Dallas Chefs Fought Through a Pandemic, Then the Power Went Out
On Tuesday, when the temperatures peaked at 14 degrees, Cibo Divino owner Daniele Puleo stood by the stove in his Sylvan Thirty shop and restaurant and monitored the brisk in and out of the pizzas charred by the inferno. The power was out, but the stove was blazing, making food for people coming in from a frozen world. They continued until the dough ran out yesterday at noon.
The dining community, hit by hit this year, spiked again as climatic conditions were aggravated by a canceled Valentine’s Day, lengthy closings, and an erratic return to normal.
In the Dallas Farmers Market – the closed shed and the adjacent shops and apartments – the power supply also went out. Ka-Tip owner and Farmers Market resident George Kaiho went with his wife and a cousin to stir up the oven. They lit the gas appliances in the dark and put together a simple menu of bacon, eggs, and pancakes, plus soothing shrimp and chicken congee. They sold hot tea and coffee and had people fill containers with hot water because they knew others at home were in dire straits.
On Tuesday and Wednesday, when the power was turned on and off, Kaiho was able to add some of their regular menu items. When the restaurant naturally darkened around 4 p.m., the small team stopped. “We couldn’t see anymore, so we closed,” says Kaiho.
Their landlord at the Farmers Market allowed them to go into the shed to purchase 12 dozen eggs, coffee, and milk from Market Provisions when their supply ran out. “They are only open for us. And few other people, ”says Kaiho.
Many lost power across the city. The Empire Baking Company posted on social media that without electricity, the bakers were unable to bake overnight. They had to close the Inwood Bakery. No electricity, no daily bread. No electricity, no warm cups of coffee. Roasters like Noble Coyote, Full City Rooster, and others gloomily announced their abrupt formwork. For those looking for staples, the basics have been ripped out from under them.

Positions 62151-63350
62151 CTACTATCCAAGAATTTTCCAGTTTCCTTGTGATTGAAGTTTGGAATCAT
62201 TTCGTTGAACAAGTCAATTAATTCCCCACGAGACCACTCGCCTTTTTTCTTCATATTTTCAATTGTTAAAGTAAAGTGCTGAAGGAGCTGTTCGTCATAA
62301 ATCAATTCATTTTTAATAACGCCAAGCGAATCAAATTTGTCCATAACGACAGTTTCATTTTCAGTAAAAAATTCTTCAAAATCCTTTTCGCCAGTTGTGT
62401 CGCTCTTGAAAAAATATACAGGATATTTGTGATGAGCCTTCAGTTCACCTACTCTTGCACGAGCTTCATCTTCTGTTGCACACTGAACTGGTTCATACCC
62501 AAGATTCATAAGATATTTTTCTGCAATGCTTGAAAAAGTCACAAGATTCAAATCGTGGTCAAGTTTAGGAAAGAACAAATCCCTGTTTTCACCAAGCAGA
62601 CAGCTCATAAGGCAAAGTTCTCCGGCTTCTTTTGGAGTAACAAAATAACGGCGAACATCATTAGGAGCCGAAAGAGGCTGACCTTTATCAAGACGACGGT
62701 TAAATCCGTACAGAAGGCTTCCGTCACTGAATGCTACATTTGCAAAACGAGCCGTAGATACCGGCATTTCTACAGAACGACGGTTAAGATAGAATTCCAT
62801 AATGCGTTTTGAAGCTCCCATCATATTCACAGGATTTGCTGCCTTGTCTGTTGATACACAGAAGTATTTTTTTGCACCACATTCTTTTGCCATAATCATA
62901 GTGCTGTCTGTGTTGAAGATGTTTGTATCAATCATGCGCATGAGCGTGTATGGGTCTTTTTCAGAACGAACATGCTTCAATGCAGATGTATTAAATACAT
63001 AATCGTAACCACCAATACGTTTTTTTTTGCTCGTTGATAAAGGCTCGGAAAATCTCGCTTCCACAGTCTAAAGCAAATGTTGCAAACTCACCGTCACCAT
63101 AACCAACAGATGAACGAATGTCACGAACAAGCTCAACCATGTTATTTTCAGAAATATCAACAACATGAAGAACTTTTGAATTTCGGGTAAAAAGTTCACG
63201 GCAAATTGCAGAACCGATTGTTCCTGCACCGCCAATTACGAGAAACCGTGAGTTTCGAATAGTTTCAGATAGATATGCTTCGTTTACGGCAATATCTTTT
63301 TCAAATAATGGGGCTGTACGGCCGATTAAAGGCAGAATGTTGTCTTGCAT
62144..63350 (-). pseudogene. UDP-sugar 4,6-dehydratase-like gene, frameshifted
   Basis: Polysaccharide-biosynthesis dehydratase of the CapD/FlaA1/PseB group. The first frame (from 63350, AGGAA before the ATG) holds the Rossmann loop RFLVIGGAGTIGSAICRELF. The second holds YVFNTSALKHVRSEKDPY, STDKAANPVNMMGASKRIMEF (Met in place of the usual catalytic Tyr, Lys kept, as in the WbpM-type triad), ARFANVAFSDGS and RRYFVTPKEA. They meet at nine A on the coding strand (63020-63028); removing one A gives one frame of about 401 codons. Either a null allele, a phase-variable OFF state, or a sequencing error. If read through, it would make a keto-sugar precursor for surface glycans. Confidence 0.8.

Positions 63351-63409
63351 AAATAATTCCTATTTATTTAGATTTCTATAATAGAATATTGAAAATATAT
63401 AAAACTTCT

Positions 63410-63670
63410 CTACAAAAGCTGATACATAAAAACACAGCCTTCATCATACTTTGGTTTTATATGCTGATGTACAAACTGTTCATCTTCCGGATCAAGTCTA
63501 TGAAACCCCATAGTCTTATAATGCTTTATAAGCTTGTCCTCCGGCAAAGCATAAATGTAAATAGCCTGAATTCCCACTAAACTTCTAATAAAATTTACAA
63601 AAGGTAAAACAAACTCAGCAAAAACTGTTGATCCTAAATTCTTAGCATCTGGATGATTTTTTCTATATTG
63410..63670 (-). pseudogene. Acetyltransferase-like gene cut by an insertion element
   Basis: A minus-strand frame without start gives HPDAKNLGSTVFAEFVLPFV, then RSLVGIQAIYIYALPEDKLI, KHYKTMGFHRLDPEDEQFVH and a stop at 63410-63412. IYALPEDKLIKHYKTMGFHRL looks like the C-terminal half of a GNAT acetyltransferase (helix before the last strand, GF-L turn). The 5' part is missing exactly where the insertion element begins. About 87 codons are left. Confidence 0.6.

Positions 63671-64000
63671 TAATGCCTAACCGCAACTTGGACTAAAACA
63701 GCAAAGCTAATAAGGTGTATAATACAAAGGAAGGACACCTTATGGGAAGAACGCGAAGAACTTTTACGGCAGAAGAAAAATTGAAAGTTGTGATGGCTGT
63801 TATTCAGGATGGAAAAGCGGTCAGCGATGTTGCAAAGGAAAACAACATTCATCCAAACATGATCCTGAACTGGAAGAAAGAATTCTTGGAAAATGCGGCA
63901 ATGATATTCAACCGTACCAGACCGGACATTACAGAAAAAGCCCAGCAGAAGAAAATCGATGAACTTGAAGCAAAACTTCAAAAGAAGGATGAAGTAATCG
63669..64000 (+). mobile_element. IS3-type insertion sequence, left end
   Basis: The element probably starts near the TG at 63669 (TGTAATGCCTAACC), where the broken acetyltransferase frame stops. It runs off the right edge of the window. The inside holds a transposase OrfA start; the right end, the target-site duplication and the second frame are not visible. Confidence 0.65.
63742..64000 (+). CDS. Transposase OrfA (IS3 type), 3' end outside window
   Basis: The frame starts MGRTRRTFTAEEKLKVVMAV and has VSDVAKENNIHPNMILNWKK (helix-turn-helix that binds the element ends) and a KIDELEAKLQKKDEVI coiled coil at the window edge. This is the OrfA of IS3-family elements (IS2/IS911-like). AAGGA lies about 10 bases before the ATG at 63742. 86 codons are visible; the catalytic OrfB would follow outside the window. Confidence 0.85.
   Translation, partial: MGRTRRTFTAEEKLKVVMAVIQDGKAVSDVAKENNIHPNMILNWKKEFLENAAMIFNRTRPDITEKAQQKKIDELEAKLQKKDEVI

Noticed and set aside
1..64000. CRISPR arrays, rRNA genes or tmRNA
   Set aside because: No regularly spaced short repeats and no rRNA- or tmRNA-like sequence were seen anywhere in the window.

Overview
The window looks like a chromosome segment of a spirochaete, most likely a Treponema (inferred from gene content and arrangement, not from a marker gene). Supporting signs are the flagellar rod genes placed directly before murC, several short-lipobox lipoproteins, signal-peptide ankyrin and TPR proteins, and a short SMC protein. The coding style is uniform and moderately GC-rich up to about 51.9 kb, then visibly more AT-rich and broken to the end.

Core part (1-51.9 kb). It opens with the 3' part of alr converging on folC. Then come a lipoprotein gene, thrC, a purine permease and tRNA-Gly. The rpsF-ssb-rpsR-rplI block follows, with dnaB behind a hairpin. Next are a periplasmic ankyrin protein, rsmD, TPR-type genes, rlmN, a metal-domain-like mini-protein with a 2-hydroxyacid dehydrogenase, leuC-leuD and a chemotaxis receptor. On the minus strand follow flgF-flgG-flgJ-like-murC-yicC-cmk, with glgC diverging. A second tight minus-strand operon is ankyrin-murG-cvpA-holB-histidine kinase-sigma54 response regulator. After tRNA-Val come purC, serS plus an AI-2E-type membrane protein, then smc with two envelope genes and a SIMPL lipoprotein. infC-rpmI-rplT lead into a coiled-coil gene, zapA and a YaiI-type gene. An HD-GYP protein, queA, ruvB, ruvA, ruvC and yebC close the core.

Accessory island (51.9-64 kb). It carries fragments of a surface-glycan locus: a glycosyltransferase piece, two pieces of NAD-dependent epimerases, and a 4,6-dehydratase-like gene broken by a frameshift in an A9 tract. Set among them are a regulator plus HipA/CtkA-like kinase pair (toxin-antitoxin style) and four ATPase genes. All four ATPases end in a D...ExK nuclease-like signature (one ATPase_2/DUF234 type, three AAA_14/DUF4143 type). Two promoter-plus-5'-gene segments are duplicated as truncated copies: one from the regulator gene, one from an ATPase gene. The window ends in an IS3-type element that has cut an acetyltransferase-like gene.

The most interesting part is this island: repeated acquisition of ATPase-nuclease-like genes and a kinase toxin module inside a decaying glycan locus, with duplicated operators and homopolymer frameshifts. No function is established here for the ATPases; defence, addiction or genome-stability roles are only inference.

For some, the losses were large, but dwarfed by concern for staff. Anastacia Quiñones-Pittman, head chef at José, returned to a cold restaurant that had been closed for five days. She threw away the contents of a walk-in refrigerator that was gilded with provisions for a Valentine’s Day menu. Oysters, lobster tails, and tomahawk ribeyes went in the dumpster.
There was no way of knowing how high the temperature of the cooling chamber had risen before power was restored, even though the thermostat read 40. And so, thousands of dollars of product were thrown out.
“There were tears,” she says. But the worst part was feeling helpless. She couldn’t help her co-workers, with whom she stayed in constant contact through a group chat. (Fourteen of their 18 back-of-house workers lost power.) The restaurant was closing, the propane tanks were not in use, and she arranged for them to be made available to workers in need. She delivered several and left a few others on the terrace.